Construction spending jumped 1.9% in Nov. Unexpected growth was highest since March '96

THE BALTIMORE SUN

WASHINGTON -- U.S. construction spending unexpectedly rose in November at the fastest rate since March of last year, in yet another sign the economy is heading into the new year on a firm footing, the government reported yesterday.

Spending increased 1.9 percent to an annual rate of $592.0 billion in November, the Commerce Department said. In October, spending rose a revised 1.5 percent, initially reported as a 1.8 percent gain, reflecting growth in nearly all major categories. Analysts expected a 0.4 percent drop in construction spending.

Even though yesterday's report suggests the economy grew at a faster pace in the last three months of the year than the third quarter's 2.1 percent annual rate, that doesn't mean U.S. central bankers are poised to raise interest rates.

"This adds yet another log to the fire that you'll get 3 percent or better growth in the fourth quarter," said Cary Leahey, senior economist at Lehman Brothers in New York. Even so, the Federal Reserve probably won't move at its next policy meeting on Feb. 4-5, Leahey said. "We really need to see consumer spending follow through before that happens."

The report showed outlays for public projects -- from schools to roads -- rose 2.5 percent to a $150.3 billion pace. Spending on private, nonresidential projects surged 1.6 percent to $152.3 billion. And residential construction outlays rose 1.2 percent to $247.6 billion in November as mortgage rates fell.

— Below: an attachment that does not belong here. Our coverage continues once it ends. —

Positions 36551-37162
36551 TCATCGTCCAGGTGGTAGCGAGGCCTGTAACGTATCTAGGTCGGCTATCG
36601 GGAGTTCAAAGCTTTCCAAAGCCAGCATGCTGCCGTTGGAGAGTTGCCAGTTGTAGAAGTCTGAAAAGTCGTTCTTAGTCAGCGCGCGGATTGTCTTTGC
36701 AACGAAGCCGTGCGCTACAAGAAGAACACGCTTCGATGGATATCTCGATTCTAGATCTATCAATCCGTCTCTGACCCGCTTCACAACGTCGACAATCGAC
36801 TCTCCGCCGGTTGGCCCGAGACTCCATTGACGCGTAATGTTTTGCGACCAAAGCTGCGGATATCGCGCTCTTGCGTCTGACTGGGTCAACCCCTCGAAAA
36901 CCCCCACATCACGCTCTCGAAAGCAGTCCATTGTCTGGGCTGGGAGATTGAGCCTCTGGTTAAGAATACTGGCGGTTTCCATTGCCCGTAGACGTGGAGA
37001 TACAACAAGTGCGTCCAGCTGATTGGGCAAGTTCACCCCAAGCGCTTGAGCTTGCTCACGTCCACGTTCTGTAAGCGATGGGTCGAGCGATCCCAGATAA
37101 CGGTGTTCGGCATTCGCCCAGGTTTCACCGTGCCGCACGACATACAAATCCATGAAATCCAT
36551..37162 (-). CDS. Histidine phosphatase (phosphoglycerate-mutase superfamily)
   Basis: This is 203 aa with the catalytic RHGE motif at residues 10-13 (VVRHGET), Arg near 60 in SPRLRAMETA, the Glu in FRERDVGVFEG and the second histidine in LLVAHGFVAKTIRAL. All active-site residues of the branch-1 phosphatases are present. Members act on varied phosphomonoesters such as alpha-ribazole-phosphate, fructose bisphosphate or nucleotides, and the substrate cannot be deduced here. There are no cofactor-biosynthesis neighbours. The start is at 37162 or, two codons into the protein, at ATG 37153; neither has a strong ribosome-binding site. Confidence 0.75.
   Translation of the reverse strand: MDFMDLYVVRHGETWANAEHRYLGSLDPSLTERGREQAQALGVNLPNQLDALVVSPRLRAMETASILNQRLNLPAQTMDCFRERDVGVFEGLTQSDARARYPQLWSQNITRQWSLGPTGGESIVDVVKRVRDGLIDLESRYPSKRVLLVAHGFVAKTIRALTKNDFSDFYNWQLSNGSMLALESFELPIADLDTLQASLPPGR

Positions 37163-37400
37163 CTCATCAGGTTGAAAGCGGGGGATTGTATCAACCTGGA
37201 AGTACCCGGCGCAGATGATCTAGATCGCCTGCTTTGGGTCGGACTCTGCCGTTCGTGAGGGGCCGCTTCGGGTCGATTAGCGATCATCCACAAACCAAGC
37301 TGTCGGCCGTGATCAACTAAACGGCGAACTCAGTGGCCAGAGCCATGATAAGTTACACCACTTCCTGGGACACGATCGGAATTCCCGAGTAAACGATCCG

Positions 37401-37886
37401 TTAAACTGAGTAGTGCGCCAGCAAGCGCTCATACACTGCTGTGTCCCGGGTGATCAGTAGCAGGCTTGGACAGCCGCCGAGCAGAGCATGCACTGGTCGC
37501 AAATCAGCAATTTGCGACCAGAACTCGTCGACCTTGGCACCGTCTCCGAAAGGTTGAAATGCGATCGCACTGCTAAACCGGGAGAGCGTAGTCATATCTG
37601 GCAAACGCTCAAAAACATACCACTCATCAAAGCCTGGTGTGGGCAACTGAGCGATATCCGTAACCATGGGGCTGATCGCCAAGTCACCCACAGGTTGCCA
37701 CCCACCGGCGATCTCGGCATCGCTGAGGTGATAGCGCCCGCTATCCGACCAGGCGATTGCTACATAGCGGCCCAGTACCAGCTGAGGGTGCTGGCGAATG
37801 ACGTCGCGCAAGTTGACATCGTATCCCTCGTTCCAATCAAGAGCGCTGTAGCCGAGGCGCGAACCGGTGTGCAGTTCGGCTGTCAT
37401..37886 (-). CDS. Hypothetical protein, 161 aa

The report showed single-family home construction decreased 0.3 percent, while spending on multifamily homes rose 5.6 percent during the month.

Still, individual builders expect to see strong demand for houses throughout the new year. "I am more optimistic today than I was earlier last year," said Robert J. Strudler, chairman and chief executive officer of Houston-based U.S. Home Corp. "Stability of interest rates will provide reasons to be optimistic about '97. Demand numbers may not be stronger than in 1996, but it is still an attractive market."

Other recent indicators show continued strength in housing. Earlier this week, the Commerce Department reported new home sales unexpectedly rose 14.2 percent in November as all regions of the country reported increases. The jump in new home sales also corresponded with a 1.8 percent rise in sales of existing homes in November, the first increase in six months and the result of a steady decline in mortgage rates since early September, industry analysts said.

The average rate on a 30-year fixed loan dropped to 7.62 percent in November from 7.92 in October, putting the average principal and interest payment on a $100,000 loan at $707.45, according to Bloomberg analysts.

New home sales in 1996 are on a path to beat 1995 by 12 percent, according to the National Association of Home Builders.

Pub Date: 1/04/97

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